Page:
PMCID: PMC3605950  PMID: 23393096
Xylem; plant water transport; embolism; neutron radiography; Adenia lobata; Aristolochia macrophylla; Parthenocissus tricuspidata.
3.  Sorting of droplets by migration on structured surfaces 
Background: Controlled transport of microdroplets is a topic of interest for various applications. It is well known that liquid droplets move towards areas of minimum contact angle if placed on a flat solid surface exhibiting a gradient of contact angle. This effect can be utilised for droplet manipulation. In this contribution we describe how controlled droplet movement can be achieved by a surface pattern consisting of cones and funnels whose length scales are comparable to the droplet diameter.
Results: The surface energy of a droplet attached to a cone in a symmetry-preserving way can be smaller than the surface energy of a freely floating droplet. If the value of the contact angle is fixed and lies within a certain interval, then droplets sitting initially on a cone can gain energy by moving to adjacent cones.
Conclusion: Surfaces covered with cone-shaped protrusions or cavities may be devised for constructing “band-conveyors” for droplets. In our approach, it is essentially the surface structure which is varied, not the contact angle. It may be speculated that suitably patterned surfaces are also utilised in biological surfaces where a large variety of ornamentations and surface structuring are often observed.
PMCID: PMC3148036  PMID: 21977433
microdroplets; microfluidics; surface; surface energy; surface structures
4.  Computer-based Studies of Diffusion through Stomata of Different Architecture 
Annals of Botany  2007;100(1):23-32.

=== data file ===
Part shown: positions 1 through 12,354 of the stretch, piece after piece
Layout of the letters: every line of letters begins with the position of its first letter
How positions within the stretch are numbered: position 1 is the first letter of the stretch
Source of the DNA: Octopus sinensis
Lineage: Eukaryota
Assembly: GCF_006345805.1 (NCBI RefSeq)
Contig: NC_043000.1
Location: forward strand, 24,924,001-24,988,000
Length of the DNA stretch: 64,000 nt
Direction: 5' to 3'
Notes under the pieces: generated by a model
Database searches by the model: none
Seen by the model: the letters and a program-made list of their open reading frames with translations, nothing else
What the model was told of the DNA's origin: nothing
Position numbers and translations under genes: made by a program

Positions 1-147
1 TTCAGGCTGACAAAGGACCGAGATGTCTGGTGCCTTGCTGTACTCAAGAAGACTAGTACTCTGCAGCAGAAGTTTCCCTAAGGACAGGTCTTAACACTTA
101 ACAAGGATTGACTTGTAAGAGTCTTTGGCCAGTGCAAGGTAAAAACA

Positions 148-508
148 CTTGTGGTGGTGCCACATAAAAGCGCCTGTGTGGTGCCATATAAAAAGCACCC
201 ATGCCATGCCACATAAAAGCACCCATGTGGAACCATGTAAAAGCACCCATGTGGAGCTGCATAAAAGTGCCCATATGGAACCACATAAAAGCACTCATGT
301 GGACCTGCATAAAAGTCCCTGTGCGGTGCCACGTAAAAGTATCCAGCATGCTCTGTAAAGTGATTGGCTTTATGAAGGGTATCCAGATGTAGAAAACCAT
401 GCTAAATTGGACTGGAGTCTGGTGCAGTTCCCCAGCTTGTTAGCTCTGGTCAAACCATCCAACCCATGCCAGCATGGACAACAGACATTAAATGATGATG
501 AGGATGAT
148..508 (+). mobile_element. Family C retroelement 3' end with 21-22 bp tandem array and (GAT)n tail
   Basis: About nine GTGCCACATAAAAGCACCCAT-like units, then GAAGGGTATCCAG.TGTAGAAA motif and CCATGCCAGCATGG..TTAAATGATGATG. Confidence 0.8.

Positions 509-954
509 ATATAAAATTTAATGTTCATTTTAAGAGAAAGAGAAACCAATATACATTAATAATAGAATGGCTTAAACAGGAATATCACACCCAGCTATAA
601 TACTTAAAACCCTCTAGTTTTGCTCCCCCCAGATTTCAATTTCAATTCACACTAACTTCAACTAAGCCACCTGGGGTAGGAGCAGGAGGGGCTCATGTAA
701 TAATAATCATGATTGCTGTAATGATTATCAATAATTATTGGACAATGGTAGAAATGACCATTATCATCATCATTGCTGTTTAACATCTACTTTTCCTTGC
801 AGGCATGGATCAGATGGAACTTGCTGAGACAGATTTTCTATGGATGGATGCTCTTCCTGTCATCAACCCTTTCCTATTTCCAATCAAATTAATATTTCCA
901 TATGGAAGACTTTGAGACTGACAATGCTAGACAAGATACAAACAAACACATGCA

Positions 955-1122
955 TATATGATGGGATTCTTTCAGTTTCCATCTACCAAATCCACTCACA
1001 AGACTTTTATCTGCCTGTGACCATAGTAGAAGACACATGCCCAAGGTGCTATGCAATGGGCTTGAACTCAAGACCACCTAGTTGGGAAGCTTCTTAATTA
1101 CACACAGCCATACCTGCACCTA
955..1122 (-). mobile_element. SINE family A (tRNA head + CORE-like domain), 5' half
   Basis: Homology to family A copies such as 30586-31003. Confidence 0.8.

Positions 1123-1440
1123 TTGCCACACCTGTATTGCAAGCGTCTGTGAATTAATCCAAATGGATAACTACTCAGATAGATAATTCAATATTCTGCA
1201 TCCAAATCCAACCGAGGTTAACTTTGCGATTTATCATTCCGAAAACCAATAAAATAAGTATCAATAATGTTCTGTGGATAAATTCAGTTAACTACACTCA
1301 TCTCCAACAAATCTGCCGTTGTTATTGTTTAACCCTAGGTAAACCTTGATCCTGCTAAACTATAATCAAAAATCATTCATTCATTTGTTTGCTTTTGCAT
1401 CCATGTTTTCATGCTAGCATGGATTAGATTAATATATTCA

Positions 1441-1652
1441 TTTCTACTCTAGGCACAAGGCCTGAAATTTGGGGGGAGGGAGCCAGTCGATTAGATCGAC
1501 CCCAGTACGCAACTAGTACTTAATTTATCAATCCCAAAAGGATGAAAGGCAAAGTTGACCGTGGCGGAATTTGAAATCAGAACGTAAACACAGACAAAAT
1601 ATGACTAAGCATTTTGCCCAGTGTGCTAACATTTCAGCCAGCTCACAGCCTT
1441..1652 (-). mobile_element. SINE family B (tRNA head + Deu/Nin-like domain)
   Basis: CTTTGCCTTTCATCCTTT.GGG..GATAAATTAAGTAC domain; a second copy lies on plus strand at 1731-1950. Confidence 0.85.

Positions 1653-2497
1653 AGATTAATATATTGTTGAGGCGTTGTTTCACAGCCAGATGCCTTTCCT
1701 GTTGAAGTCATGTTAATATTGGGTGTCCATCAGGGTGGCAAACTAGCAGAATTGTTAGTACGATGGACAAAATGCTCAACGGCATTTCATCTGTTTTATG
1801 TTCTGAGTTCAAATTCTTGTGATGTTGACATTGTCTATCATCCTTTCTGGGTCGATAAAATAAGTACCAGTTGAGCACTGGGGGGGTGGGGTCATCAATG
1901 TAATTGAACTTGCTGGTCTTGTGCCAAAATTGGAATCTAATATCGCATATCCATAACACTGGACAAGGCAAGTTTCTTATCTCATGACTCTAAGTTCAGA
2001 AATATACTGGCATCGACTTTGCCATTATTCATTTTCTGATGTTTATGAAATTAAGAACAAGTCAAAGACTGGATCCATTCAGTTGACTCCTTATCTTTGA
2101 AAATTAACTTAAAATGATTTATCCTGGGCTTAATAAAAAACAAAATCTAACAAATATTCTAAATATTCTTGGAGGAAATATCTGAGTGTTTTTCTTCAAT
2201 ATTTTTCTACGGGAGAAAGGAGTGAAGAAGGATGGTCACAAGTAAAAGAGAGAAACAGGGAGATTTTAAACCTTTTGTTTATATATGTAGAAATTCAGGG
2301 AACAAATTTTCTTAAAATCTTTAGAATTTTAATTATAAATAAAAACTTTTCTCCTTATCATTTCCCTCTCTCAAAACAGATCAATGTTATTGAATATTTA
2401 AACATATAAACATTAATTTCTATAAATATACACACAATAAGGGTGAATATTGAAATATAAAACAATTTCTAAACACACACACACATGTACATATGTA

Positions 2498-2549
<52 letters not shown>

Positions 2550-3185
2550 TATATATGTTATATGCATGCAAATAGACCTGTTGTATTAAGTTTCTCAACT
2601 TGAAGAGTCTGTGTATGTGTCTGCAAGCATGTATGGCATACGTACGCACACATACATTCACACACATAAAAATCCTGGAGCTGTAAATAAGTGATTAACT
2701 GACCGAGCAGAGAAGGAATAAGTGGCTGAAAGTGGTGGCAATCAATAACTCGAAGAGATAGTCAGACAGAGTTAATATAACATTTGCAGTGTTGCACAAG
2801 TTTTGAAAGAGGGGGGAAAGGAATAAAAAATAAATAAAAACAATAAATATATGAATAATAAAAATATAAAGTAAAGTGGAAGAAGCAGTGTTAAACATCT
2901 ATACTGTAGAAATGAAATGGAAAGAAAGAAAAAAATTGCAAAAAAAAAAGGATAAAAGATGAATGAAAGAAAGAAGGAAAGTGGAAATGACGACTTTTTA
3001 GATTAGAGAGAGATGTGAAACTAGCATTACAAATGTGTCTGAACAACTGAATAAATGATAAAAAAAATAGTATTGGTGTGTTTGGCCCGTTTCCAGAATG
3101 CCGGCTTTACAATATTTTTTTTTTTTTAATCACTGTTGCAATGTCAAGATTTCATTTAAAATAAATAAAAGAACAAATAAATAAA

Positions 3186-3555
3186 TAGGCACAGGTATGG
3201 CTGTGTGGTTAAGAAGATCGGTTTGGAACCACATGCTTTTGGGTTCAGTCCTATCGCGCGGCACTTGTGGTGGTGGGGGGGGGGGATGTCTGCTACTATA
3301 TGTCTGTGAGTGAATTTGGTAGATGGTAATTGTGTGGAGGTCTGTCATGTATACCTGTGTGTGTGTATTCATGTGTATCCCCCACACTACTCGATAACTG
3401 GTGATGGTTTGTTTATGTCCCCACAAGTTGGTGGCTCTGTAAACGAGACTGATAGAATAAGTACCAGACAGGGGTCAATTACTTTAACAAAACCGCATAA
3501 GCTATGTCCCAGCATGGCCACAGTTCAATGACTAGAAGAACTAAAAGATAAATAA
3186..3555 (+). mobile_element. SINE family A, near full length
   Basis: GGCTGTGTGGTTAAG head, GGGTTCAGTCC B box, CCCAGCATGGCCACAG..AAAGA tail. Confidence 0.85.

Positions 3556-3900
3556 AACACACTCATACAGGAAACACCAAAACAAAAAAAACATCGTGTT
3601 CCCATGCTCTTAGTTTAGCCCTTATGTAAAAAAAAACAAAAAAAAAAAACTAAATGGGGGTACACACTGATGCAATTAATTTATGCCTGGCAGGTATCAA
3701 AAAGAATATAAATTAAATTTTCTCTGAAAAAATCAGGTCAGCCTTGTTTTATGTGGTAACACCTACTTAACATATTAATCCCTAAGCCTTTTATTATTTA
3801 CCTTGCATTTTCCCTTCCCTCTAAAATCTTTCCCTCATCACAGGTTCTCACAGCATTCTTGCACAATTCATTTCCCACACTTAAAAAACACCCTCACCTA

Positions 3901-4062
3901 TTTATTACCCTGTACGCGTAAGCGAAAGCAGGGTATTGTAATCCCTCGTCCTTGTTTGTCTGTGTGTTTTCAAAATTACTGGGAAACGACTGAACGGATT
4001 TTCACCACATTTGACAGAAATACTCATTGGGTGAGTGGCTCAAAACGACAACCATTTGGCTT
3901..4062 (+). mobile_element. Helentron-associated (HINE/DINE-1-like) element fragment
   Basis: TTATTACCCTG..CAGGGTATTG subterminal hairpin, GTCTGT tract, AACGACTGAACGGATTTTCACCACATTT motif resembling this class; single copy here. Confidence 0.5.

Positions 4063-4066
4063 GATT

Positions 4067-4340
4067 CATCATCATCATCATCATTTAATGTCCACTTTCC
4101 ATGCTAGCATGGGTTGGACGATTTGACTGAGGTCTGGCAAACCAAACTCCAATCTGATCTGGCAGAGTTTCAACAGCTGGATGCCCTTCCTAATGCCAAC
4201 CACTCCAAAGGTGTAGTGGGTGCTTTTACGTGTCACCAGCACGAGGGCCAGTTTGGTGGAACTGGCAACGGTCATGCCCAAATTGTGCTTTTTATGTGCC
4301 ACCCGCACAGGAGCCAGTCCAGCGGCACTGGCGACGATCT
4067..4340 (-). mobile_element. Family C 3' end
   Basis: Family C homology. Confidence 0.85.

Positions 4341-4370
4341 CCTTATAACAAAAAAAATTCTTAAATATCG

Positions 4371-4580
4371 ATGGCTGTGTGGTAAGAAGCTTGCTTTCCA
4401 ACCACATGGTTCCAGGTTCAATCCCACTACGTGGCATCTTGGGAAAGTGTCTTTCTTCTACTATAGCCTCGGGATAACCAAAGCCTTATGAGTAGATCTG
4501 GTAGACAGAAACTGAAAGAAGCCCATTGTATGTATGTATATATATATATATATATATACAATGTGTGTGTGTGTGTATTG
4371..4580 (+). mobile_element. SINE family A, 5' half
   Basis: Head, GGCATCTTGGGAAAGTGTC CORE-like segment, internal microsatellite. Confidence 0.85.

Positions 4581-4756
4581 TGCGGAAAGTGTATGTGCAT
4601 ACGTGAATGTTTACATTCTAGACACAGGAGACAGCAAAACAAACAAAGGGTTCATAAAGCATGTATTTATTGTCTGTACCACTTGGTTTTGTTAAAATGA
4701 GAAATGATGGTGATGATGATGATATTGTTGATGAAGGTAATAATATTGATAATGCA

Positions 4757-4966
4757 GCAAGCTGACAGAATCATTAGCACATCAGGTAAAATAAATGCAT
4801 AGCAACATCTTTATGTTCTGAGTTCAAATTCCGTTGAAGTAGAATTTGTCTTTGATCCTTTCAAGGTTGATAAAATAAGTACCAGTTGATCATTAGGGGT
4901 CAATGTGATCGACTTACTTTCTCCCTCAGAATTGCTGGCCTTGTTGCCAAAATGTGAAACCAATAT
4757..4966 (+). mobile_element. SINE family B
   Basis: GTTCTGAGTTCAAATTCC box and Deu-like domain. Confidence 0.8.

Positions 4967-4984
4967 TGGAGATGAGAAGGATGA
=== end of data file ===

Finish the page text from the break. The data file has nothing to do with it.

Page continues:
Background and Aims
The influence of stomatal architecture on stomatal conductance and on the developing concentration gradient was explored quantitatively by comparing diffusion rates of water vapour and CO2 occurring in a set of three-dimensional stoma models. The influence on diffusion of an internal cuticle, a sunken stoma, a partially closed stoma and of substomatal chambers of two different sizes was considered.
The study was performed by using a commercial computer program based on the Finite Element Method which allows for the simulation of diffusion in three dimensions. By using this method, diffusion was generated by prescribed gas concentrations at the boundaries of the substomatal chamber and outside of the leaf. The program calculates the distribution of gas concentrations over the entire model space.
Key Results
Locating the stomatal pore at the bottom of a stomatal antechamber with a depth of 20 µm decreased the conductance significantly (at roughly about 30 %). The humidity directly above the stomatal pore is significantly higher with the stomatal antechamber present. Lining the walls of the substomatal chamber with an internal cuticle which suppresses evaporation had an even stronger effect by reducing the conductance to 60 % of the original value. The study corroborates therefore the results of former studies that water will evaporate preferentially at sites in the immediate vicinity to the stomatal pore if no internal cuticle is present. The conductance decrease affects only water vapour and not CO2. Increasing the substomatal chamber increases CO2 uptake, whereas transpiration increases if an internal cuticle is present.
Variation of stomatal structure may, with unchanged pore size and depth, profoundly affect gas exchange and the pathways of liquid water inside the leaf. Equations for calculation of stomatal conductance which are solely based on stomatal density and pore depth and size can significantly overestimate stomatal conductance.
PMCID: PMC2735294  PMID: 17483152
Gas exchange; diffusion; stomata; stomatal conductance; internal cuticle; sunken stomata; stomatal antechamber

Results 1-4 (4)